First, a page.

Observe the mother for signs that she may be developing postpartum depression (PPD) or anxiety (at least 1 in 5 new moms in the United States do). Know the difference between normal new mom stress and a postpartum mood disorder. Be gentle and compassionate with the mother. Ask her what kind of support would help her feel better. If she wants peer or professional assistance, this page has a list of local and national postpartum support organisations. To better understand what a mother with PPD is experiencing, her friends/family may find it helpful to read Brooke Shields’ memoir, Down Came the Rain: My Journey Through Postpartum Depression.
Watch the father for signs of anxiety or depression as well. Postpartum anxiety and depression occur in fathers, too. Like mothers, fathers need sleep, good nutrition, exercise, and alone time to stay well. This page has a great list of resources both for fathers experiencing postpartum depression themselves, and for partners of women experiencing PPD. Additionally, Postpartum Men Online Forum is an online community that these men may find helpful.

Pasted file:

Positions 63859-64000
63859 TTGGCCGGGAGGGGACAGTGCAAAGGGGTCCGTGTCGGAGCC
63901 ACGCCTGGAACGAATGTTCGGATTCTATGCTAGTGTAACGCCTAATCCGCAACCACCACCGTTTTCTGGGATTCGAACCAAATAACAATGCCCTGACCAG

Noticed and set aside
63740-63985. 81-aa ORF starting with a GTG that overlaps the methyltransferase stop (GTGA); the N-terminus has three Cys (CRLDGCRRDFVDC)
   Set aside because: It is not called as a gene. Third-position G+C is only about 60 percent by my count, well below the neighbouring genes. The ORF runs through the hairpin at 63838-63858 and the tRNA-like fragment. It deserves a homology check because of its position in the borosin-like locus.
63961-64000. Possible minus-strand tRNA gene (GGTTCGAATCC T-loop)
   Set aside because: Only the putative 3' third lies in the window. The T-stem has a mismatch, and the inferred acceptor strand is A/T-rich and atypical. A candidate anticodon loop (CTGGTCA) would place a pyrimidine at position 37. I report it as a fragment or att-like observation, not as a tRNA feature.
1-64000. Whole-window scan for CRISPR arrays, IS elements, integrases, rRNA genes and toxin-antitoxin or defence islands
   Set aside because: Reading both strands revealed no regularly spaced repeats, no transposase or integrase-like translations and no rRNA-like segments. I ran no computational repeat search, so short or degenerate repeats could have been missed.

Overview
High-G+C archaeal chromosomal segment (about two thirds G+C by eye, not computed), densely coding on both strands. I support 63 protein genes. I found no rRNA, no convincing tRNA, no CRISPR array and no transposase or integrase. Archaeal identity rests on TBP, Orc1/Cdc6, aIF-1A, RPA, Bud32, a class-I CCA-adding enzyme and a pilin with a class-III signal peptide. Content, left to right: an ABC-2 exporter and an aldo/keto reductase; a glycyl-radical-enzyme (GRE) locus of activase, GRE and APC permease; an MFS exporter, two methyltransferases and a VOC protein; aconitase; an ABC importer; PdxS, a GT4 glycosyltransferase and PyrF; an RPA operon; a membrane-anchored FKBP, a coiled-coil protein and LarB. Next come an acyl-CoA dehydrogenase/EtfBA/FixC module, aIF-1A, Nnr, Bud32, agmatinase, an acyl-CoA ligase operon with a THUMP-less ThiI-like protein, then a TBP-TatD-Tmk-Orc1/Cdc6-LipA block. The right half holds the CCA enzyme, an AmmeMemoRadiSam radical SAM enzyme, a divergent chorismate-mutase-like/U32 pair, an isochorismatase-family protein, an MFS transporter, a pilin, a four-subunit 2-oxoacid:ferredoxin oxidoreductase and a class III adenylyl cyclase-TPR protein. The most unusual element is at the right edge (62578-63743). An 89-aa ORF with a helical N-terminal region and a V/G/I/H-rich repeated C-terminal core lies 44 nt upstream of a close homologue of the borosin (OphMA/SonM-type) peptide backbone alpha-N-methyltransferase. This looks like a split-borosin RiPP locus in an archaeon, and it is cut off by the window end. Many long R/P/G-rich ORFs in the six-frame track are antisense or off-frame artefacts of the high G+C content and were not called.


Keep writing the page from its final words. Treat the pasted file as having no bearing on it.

Postpartum life …. like a roller coaster that is sometimes difficult to get off of … a cuppa tea in a space that feels safe for you is very important … where do you feel safe & can escape for a few minutes or a little while to feel a little more balanced and “normal”? I am sure there are lots of wonderful bits & awful things you could all add to this … feel free just don’t let anyone label you and establish boundaries with family & friends, what are you comfortable discussing & when to say they have overstepped the mark … Cx